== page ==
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This Is Not April Fool. Our Views Have Indeed Dramatically Changed Between Dr Rajan's First and Possibly Last Monetary Policy... - Views on News from Equitymaster
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  • Apr 1, 2016 - This Is Not April Fool. Our Views Have Indeed Dramatically Changed Between Dr Rajan's First and Possibly Last Monetary Policy...

This Is Not April Fool. Our Views Have Indeed Dramatically Changed Between Dr Rajan's First and Possibly Last Monetary Policy...
Apr 1, 2016

"Time to keep money under your mattress?" is what we asked you after Dr Rajan's first Monetary Policy in September 2013.

In my StockSelect recommendation dated 27th September 2013, I exhorted subscribers to be as worried about return 'of' capital as about return 'on' capital.

Here is what I explained....

Irrational times call for rational behavior! So investors must consider keeping some of their wealth in cash and fixed deposits during irrational times. Why are we calling it 'irrational times'? Well, we cannot call the US Federal Reserve's behavior anything but that. Printing money has not yielded any results for the US or global economy since the crash of 2008. Yet, the US central bank's resolve to stick to its ill-conceived recovery plan is nothing but stubbornness. The unwillingness to accept short term pains and do away with the structural problems in the US economy will cost it dearly.

Thankfully for us, the Indian central bank houses more prudent officers. Even the new RBI governor Dr Raghuram Rajan stepped into the shoes of Dr Subbarao with a great deal of maturity. If his maiden Monetary Policy was anything to go by, Dr Rajan too will choose to be unpopular with the government and India Inc. That the RBI's hawkish stance with respect to inflation is back was evident in the review. And in the absence of policy steps to correct India's structural problems, the RBI will not ease liquidity.

One can therefore expect domestic interest rates to remain firm, if not move up, in the near term. Definitely bad news for companies stuck with debt or insufficient cash flows. We would recommend that investors remain wary of fundamentally unsound companies raising deposits at mouthwatering rates.

Now, as globally cheap money continues to chase risky assets, emerging markets are unlikely to go out of favour amongst FIIs anytime soon. The wide gap in the cost of capital in developed and emerging markets will whet the increased risk appetite. This means despite India's structural problems, the low cost of capital overseas will allow FIIs to speculate on Indian equities. And thus the valuations of stocks are very unlikely to reflect the underlying fundamentals in the short term. Here again investors should be wary of investing in stocks where the 'return of capital' is more doubtful than 'return on capital'.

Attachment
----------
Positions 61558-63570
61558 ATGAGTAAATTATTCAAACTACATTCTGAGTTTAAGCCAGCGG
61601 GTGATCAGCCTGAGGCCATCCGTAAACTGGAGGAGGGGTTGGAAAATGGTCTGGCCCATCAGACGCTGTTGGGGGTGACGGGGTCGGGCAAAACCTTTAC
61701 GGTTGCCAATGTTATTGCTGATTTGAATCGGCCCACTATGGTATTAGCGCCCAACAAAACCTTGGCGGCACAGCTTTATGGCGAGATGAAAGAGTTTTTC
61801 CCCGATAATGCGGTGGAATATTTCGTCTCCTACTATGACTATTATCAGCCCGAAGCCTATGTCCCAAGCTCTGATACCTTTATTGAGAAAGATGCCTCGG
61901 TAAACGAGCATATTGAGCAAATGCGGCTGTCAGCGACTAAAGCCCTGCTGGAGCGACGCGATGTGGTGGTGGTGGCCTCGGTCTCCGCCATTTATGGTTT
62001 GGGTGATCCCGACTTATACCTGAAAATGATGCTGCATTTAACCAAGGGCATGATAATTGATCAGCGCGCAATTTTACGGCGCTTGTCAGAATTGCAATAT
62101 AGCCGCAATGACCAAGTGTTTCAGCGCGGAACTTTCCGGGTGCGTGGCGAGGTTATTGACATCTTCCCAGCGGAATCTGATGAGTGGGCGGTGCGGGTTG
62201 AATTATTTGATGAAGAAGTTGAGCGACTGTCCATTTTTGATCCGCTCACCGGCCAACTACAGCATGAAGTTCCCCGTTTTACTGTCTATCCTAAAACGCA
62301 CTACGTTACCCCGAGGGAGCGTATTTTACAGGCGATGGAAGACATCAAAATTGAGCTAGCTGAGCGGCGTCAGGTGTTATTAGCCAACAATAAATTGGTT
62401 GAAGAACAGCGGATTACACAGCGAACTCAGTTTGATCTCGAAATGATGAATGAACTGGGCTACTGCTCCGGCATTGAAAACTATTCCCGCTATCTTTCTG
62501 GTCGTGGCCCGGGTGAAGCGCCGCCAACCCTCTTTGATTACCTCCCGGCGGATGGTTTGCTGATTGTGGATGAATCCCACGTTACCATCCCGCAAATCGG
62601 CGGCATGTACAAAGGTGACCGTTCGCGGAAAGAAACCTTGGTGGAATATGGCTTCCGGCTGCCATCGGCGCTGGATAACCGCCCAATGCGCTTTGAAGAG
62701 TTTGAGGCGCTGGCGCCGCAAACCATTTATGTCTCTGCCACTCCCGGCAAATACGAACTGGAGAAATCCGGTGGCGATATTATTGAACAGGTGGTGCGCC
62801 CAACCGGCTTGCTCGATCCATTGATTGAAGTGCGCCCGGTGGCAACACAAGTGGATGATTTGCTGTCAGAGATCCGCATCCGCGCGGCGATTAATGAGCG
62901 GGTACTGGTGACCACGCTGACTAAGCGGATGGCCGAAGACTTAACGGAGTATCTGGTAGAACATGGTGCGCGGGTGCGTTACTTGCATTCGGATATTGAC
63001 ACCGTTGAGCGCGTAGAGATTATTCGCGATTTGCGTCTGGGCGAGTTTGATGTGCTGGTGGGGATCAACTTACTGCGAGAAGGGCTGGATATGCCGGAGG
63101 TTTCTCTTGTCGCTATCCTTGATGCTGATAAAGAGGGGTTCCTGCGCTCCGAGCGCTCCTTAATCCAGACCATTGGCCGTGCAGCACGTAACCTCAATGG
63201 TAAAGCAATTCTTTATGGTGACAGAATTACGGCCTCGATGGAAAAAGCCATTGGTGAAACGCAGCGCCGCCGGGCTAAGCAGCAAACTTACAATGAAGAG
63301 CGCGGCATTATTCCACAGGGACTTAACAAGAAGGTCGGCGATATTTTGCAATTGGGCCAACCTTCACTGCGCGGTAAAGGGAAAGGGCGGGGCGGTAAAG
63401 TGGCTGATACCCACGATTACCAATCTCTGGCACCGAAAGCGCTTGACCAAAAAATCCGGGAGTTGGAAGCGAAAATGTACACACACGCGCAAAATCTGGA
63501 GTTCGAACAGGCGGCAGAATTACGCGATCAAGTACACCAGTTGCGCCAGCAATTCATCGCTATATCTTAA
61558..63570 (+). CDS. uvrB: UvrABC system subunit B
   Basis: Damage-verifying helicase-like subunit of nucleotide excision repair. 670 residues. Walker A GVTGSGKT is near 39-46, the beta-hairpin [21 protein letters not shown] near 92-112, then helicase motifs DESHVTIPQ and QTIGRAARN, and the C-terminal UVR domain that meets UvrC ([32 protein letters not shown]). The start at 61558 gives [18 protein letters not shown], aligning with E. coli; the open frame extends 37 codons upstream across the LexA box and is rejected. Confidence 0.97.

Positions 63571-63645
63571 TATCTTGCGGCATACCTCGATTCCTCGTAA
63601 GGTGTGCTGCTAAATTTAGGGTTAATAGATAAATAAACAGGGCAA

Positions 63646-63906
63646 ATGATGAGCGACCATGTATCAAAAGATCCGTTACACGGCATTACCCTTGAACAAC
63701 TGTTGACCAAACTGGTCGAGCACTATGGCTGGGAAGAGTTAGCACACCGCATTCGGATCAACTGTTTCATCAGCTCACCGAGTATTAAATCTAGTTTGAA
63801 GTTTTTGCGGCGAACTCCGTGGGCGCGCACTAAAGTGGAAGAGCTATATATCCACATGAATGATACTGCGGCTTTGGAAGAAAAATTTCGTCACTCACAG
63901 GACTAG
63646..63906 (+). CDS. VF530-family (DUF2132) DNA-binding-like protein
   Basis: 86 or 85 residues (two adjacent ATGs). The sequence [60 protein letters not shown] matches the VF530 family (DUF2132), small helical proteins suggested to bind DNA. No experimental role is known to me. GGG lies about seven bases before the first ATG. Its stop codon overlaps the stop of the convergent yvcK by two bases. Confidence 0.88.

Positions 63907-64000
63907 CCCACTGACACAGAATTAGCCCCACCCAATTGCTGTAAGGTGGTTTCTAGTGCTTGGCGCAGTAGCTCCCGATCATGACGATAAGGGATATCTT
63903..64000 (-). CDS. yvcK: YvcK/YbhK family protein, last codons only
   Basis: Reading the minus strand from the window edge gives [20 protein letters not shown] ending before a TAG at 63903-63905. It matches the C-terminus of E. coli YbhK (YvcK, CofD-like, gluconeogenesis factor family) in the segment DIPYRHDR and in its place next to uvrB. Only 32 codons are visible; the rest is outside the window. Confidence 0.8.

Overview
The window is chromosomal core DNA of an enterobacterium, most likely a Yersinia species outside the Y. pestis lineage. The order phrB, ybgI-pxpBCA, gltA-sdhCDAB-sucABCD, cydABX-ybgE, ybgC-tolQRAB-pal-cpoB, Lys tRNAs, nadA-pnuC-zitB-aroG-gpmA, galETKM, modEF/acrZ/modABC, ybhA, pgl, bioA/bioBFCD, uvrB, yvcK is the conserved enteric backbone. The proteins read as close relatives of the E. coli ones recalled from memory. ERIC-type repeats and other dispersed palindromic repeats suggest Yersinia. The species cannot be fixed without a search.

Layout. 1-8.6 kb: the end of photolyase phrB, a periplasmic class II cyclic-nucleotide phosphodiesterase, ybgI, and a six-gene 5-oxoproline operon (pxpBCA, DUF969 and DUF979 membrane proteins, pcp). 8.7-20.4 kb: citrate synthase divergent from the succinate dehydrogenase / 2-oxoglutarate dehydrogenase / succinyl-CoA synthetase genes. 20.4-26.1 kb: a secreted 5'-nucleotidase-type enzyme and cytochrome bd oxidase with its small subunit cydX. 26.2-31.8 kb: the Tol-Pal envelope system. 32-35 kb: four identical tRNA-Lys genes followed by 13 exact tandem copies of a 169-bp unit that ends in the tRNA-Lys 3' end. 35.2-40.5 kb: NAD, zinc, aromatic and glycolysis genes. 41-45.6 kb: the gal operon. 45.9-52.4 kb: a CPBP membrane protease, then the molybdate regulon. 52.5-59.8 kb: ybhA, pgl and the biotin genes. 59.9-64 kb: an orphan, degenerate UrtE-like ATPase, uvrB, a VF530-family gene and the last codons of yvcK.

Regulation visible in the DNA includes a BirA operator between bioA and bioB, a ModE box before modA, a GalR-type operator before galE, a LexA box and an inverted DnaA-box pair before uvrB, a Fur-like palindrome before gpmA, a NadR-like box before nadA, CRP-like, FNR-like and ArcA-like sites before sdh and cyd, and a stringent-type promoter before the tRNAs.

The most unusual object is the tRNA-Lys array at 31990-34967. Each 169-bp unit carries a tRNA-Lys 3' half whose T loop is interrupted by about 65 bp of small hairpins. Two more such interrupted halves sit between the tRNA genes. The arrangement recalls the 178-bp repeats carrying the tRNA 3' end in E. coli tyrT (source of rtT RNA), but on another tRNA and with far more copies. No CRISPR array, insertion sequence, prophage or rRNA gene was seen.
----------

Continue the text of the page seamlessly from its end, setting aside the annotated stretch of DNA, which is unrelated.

What did we recommend investors to do in 2013?

This is what I wrote...

With both stocks and fixed income instruments showing signs of unprecedented risks, holding some portion of one's wealth in cash and fixed deposits is not an act of cowardice. It could help to know that one of the world's finest hedge fund managers, Seth Klarman, has returned cash to investors recently. Going by the name of Baupost, and in the reckoning of hedge funds with best long term track record, this fund is returning cash for only the second time in its 31 year history.

Thus, while there is no reason to do away with the fundamentally solid companies, good quality debt instruments and gold in your portfolio, do not undermine the importance of cash and liquid assets.

What has changed?

Well, Rahul Shah quoted Jeremy Grantham in yesterday's Wrapup to explain why we are keeping a close watch on profit margins.

  • Profit margins are probably the most mean-reverting series in finance, and if profit margins do not mean-revert, then something has gone badly wrong with capitalism.

If aggregate profit margin is such a reliable indicator, how about using it in the Indian context?

Indian stocks are famous for giving 15% returns over the long term (provided one does not invest in an overheated market). Can this be improved by a few percentage points by capitalising on the phenomenon of reversion in profit margins? Yes. And the current environment provides a great opportunity to do so.

The aggregate data we have pulled for Nifty companies suggests that profit margins were at a ten-year low at the end of FY15. Even if they were to rise to the average of the last ten years, not immediately, but three years out, the upside would close to 70%.

Put differently, markets could go up 70% over the next three years if profit margins revert to the mean. And we're not even considering the gains from potential interest rate cuts.

Thus while we strongly recommended you to be cautious on stocks at the time of Dr Rajan's first Monetary Policy in 2013, we are now recommending you to consider the possibility of significant earnings upside in stocks. Whether or not Dr Rajan last policy on April 5th is about a big rate cut, we believe the time is ripe for you to allocate more to great stocks.

Tanushree Banerjee

Tanushree Banerjee (Research Analyst), is the editor of ValuePro, The India Letter, and Stock Select, Equitymaster's oldest recommendation service. She is also the editor of Equitymaster's most popular newsletter read by over 200,000 subscribers, The 5 Minute WrapUp. Tanushree started her career at Equitymaster covering the banking and financial sector stocks along with scrutinizing the RBI policies. And over the last decade, developed our research processes that have helped us pick out various multibaggers, across all sectors. A firm believer of "safety first" when it comes to investing, Tanushree closely follows the investing philosophies of Warren Buffett, Jeremy Grantham and Joel Greenblatt.

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